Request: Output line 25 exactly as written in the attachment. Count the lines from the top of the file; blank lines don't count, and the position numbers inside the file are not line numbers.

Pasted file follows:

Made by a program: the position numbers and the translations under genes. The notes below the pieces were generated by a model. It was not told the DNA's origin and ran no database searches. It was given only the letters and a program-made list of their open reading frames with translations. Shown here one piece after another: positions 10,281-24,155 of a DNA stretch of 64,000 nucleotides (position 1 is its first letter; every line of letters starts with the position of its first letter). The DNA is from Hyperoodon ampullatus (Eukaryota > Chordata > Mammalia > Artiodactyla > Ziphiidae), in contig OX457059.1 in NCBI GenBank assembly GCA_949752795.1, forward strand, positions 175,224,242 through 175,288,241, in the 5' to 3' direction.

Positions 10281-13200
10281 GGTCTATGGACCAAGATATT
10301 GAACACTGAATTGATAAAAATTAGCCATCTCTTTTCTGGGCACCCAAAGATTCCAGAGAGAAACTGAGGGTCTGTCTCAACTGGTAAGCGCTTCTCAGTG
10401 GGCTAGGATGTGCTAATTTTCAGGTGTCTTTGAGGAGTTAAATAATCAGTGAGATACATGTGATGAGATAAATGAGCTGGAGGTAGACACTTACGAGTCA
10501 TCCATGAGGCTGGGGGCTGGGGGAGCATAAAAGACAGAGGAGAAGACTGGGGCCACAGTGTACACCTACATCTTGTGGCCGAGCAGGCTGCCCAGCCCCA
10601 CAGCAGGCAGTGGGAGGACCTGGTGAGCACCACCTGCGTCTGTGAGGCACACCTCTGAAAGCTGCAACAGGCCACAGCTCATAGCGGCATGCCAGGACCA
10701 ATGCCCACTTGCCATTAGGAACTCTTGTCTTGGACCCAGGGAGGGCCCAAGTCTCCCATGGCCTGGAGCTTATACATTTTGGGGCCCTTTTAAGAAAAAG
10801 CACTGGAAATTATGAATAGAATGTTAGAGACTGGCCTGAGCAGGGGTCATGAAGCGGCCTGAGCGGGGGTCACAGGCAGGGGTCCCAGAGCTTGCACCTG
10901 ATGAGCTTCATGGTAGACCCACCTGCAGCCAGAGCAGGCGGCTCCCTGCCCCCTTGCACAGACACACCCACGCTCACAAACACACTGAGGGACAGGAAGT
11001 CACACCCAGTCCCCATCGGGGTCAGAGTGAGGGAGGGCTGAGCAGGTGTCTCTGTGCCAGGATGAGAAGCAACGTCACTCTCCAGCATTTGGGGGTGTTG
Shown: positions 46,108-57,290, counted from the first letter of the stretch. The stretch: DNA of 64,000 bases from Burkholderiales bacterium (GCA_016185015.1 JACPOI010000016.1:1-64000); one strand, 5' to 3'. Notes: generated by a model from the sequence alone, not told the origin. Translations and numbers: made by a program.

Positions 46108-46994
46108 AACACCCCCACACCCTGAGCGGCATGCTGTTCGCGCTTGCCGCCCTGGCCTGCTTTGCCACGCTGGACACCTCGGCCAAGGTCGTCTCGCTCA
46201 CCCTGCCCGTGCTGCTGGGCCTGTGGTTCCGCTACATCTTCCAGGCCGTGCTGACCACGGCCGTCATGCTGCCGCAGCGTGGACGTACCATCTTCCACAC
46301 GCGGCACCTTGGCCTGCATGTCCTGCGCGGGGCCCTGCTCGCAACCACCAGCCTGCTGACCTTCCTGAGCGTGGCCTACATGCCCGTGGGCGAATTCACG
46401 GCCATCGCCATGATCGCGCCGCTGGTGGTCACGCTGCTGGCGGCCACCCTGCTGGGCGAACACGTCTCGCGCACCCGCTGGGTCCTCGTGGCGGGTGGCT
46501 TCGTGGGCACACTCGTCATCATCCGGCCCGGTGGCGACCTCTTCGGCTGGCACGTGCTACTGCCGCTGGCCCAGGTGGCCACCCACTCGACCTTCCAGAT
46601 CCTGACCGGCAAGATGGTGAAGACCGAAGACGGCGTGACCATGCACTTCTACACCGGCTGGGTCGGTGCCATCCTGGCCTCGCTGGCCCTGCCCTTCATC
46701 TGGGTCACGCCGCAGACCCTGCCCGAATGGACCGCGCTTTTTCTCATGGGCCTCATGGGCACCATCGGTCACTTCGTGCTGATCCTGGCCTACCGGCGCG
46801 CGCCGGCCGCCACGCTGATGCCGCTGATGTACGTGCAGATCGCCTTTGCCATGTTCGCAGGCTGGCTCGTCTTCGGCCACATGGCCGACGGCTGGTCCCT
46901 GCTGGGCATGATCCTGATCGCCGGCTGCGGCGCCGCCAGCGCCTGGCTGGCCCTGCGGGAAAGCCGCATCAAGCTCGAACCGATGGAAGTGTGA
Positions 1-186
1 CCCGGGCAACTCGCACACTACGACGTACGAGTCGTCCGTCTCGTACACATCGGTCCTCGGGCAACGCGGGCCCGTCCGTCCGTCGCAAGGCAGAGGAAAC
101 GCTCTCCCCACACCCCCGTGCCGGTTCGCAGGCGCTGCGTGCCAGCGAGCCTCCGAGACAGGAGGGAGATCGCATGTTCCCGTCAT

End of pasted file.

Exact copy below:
101 GCTCTCCCCACACCCCCGTGCCGGTTCGCAGGCGCTGCGTGCCAGCGAGCCTCCGAGACAGGAGGGAGATCGCATGTTCCCGTCAT